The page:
#5millionvotes: Getting a fair deal for freelance parents
- 04 Dec 2019
- Ryan Barnett
IPSE believes that the next government should extend Shared Parental Leave (SPL) to the self-employed and take action on maternity and paternity pay, so that parents have equal opportunities to care for their children – and build their own business.
SPL allows up to 50 weeks of leave – 37 weeks of which is paid – to be shared by parents if they meet certain eligibility criteria. These are different for birth and adoptive parents. Statutory Shared Parental Pay (ShPP) is £139.58 a week or 90 per cent of an employee's average weekly earnings – whichever is lower. This is the same as Statutory Maternity Pay.
There is an option too to have ‘keeping in touch’ (KIT) days where you can work up to ten days during your time off to maintain a relationship with the workplace. This is in addition to ‘shared parental leave in touch’ (SPLIT) days. Of course, this too is only geared towards employees, but there is an obvious framework here for the self-employed.
Parents can take this leave in blocks of their choosing, which fits very well with the variable nature of self-employment. In fact, people often say that caring responsibilities are among the main causes for them moving into self-employment.
One of the key reasons SPL was introduced in April 2015 was to give fathers more time to bond with their children, and to ease expectations on mothers. However, the self-employed have been excluded from this right, effectively making them second-class when it comes to childcare.
This has the double effect of restricting the bonding time self-employed fathers have with their children and also making it much harder for mothers to re-enter the workforce on their own terms. The policy is also very vague when it comes to same-sex couples.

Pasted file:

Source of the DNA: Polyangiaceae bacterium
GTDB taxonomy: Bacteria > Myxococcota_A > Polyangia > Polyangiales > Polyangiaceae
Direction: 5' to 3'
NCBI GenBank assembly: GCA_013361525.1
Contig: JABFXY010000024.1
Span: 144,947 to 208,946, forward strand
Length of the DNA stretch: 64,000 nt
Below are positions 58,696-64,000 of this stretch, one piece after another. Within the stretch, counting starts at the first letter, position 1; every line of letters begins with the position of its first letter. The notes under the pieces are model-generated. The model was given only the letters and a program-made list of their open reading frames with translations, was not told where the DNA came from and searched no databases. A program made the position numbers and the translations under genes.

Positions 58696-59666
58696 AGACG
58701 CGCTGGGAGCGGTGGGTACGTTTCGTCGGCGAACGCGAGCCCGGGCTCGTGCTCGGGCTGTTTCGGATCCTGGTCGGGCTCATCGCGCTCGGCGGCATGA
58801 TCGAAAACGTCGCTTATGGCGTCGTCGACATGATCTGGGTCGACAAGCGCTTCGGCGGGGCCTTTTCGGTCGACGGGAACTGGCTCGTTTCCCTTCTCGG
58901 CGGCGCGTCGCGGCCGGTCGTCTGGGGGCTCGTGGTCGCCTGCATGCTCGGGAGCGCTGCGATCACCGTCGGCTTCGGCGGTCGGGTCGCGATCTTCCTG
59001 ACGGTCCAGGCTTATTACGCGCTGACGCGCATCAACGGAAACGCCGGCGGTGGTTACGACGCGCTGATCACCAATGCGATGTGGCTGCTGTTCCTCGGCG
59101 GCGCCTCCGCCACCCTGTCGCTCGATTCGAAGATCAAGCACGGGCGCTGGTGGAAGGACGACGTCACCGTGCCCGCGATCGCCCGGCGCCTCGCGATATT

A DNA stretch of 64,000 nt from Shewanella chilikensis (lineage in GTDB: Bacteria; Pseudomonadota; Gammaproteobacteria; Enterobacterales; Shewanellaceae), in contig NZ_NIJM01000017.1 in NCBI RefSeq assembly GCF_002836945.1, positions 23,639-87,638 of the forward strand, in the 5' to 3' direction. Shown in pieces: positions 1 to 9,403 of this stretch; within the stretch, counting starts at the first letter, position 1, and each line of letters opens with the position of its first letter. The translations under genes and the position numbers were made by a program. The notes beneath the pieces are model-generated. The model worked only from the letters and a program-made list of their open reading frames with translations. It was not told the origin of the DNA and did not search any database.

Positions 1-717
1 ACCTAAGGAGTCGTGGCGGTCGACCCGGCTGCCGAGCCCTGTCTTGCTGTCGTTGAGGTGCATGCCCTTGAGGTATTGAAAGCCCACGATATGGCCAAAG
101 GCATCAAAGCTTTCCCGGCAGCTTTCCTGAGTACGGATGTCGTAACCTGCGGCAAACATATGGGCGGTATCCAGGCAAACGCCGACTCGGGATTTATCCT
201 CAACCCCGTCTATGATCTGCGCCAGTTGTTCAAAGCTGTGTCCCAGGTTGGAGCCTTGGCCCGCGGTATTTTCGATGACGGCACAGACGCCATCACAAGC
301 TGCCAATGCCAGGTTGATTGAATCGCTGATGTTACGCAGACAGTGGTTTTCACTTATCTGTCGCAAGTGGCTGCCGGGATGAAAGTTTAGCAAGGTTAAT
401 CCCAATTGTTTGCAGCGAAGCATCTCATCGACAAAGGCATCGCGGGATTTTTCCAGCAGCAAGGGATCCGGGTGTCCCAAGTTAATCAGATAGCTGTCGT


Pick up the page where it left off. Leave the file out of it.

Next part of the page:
So far, SPL take-up is estimated to be as low as two per cent of employed couples – so low that the government has invested in an advertising campaign. But if the government is really looking to increase uptake, what better way than to open it up to the self-employed, a group that would truly benefit from the flexibility it allows?
So far, both the Labour Party and the Liberal Democrats’ manifestos commit to extending these rights to freelancers. The other parties have been quiet on the issue, focusing more instead on better connectivity and concerns about late payment.
In IPSE’s manifesto, we are calling on the next government to:
- Extend Shared Parental Leave (SPL) to the self-employed so that parents have equal opportunities to care for their children – at the same time as building their own businesses.
- Introduce Statutory Maternity Pay for self-employed mothers.
- Extend Statutory Paternity Leave to fathers who are self-employed
Introducing Shared Parental leave and updating the parental rights of freelancers is not only the fair thing for the next government to do. It would aid the flexibility of the workforce, improving people’s lives outside and inside of their work – reassuring them they have the support they need to start a family. Employees have the security and support to start a family: it’s time the self-employed had the same.
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Economic policy adviser